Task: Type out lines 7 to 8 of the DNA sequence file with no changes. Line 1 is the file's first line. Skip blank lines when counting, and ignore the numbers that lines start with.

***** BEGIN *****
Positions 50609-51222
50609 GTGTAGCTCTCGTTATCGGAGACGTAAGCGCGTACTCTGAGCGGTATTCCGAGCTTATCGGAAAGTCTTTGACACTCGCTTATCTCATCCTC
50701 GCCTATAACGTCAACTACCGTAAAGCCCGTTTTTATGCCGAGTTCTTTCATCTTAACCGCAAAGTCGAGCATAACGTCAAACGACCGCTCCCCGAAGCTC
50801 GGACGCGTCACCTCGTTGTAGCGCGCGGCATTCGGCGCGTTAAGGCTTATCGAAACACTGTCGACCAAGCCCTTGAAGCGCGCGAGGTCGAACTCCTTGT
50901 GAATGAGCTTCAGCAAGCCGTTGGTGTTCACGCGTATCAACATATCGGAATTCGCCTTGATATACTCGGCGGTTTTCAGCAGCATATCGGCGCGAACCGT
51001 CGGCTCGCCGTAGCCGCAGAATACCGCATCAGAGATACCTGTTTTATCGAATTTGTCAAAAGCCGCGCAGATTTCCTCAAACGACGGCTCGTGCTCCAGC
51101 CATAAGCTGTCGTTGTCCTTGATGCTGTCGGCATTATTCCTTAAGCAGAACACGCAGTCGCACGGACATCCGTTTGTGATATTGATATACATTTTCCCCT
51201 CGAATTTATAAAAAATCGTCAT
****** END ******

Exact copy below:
51101 CATAAGCTGTCGTTGTCCTTGATGCTGTCGGCATTATTCCTTAAGCAGAACACGCAGTCGCACGGACATCCGTTTGTGATATTGATATACATTTTCCCCT
51201 CGAATTTATAAAAAATCGTCAT